To support our efforts please browse our store (books with medicinal info, etc.).
The tamarack, also known as the American larch, hackmatack, or eastern larch is a deciduous conifer, one of only few species of conifers that are not evergreen. It is in the Pinaceae (pine) family. In the autumn the needles of this small to medium sized tree turn a beautiful golden yellow and fall off. The common name of Larix laricina, tamarack, is likely derived from the Algonquian word that refers to a type of wood for making snowshoes. This tree can survive very cold temperatures of -65 degrees C (-85 degrees F) and can live up to 180 years. The tamarack was commonly used medicinally by many First Nations people.
The bark of a young tamarack is grayish to reddish brown with thin, irregular scales. As the tree matures, the bark becomes grayer and more scaly. The inner layer is red-purple.
The branches of the tamarack are somewhat feathery and clustered. They grow horizontal or slightly ascending. Twigs are orange to pink and they are hairless.
The tamarack can reach to a height up to 15 to 23 metres (50 to 75’), and widths to 9 metres (30`).
The light to pale green needles are soft and tightly clumped on side shoots in groups of 15 to 20, and are short, 2 to 5 cm (1 to 2``) long. The needles drop off in the autumn.
Monecious, this tree has both male and female flowers. They appear in the spring when the needles appear. The male flowers are yellow-green and the female flowers are red.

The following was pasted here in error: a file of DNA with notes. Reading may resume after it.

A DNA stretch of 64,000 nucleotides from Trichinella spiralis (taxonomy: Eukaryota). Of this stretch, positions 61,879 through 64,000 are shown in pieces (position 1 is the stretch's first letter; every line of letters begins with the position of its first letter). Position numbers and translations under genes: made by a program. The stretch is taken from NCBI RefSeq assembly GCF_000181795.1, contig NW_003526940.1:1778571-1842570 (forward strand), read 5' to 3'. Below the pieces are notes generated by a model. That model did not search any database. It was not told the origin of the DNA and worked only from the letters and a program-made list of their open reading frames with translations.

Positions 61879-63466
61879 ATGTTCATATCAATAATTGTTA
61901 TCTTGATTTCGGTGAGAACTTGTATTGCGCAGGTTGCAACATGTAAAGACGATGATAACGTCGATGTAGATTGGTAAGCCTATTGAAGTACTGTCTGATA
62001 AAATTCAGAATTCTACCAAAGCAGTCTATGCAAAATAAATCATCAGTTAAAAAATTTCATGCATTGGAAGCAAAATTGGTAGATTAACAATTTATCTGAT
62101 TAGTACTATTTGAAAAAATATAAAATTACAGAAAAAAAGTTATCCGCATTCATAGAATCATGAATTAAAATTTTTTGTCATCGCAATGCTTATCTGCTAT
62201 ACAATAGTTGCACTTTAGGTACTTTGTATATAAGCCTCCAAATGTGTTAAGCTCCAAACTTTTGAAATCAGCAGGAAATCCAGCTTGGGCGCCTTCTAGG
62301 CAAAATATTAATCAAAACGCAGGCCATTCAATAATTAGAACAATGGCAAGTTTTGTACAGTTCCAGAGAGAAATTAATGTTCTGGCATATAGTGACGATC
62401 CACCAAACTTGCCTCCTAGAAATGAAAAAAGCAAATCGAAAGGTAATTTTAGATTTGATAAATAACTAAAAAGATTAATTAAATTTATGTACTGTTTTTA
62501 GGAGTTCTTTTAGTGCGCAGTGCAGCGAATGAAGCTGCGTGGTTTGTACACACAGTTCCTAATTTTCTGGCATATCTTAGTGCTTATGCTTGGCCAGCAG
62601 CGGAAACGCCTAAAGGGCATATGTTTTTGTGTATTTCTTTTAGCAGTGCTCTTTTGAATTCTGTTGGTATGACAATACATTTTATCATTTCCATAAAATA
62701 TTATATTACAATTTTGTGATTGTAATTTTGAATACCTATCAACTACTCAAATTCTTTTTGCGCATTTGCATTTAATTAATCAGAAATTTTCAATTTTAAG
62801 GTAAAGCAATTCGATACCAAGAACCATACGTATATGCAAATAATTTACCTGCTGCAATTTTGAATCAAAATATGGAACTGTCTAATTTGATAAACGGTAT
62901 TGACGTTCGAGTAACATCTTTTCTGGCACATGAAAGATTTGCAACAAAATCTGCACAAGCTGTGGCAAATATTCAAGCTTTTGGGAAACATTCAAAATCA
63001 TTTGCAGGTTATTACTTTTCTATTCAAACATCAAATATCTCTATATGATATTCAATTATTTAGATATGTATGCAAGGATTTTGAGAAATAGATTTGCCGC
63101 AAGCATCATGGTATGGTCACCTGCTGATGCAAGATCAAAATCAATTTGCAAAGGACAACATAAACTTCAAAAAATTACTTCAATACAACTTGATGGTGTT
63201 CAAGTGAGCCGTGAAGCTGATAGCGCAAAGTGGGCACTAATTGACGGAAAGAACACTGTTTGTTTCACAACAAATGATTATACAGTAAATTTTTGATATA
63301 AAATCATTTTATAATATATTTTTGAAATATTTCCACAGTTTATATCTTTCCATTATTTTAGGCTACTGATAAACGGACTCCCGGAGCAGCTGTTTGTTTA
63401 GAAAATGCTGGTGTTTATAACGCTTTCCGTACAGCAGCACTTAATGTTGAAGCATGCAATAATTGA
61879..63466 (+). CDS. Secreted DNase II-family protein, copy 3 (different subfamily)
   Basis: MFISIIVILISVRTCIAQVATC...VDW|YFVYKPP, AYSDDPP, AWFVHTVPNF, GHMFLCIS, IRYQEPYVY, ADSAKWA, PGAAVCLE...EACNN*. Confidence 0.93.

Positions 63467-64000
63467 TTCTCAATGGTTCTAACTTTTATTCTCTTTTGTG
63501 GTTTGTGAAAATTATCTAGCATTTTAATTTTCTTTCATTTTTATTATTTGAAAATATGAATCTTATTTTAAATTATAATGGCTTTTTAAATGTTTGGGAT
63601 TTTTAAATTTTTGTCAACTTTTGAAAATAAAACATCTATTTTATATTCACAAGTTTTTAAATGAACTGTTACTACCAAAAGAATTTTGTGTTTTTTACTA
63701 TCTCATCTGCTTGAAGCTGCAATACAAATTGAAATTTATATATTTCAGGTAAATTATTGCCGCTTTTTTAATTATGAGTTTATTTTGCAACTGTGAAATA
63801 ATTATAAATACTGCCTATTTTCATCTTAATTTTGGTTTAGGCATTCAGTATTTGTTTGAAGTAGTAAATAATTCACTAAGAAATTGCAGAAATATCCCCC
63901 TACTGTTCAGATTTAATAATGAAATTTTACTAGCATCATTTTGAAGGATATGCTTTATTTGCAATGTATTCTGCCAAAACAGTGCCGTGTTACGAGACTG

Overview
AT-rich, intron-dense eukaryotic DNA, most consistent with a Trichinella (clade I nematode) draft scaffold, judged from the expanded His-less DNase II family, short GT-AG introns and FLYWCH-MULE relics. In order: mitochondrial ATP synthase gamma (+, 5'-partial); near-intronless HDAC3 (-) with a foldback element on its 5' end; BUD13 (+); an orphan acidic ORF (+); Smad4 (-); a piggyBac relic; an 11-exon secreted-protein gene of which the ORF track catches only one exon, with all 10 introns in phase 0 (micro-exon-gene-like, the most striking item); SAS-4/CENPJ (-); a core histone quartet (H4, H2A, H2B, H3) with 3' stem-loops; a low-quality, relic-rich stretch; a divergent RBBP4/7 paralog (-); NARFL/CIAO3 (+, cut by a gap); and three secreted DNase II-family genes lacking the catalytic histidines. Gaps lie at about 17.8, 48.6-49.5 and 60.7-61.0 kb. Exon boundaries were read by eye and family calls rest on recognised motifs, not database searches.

The fruit is a small upright cone which stays on the branches for two growing seasons. The seeds which are about 3 mm (.12”) with a 6mm (.25”) wing are primarily wind dispersed. Young cones are reddish-purple and ripen to brown the first year.
Larix laricina is typical of northern bogs but grows in other areas as well. It grows best in moist, acidic, well-drained soils in full sun. It tolerates some light shade and is intolerant of full shade, dry soils and most city pollutants. Tamarack is distributed across most of northern North America. It occurs throughout Canada and into many of the northern and northeatern states.
The tender spring shoots are nutritious, and can be eaten when they are boiled. The inner bark (cambium layer) of the tamarack tree can also be scraped, dried and ground into a meal to be mixed with other flour. Some references indicate it is an ‘acquired’ taste, while other references imply the gummy sap that seeps from the tree has a very good flavour when chewed. Fresh needles can be used to make tea.
EdibleWildFood.com is informational in nature. While we strive to be 100% accurate, it is solely up to the reader to ensure proper plant identification. Some wild plants are poisonous or can have serious adverse health effects.
We are not health professionals, medical doctors, nor are we nutritionists. It is up to the reader to verify nutritional information and health benefits with qualified professionals for all edible plants listed in this web site. Please click here for more information.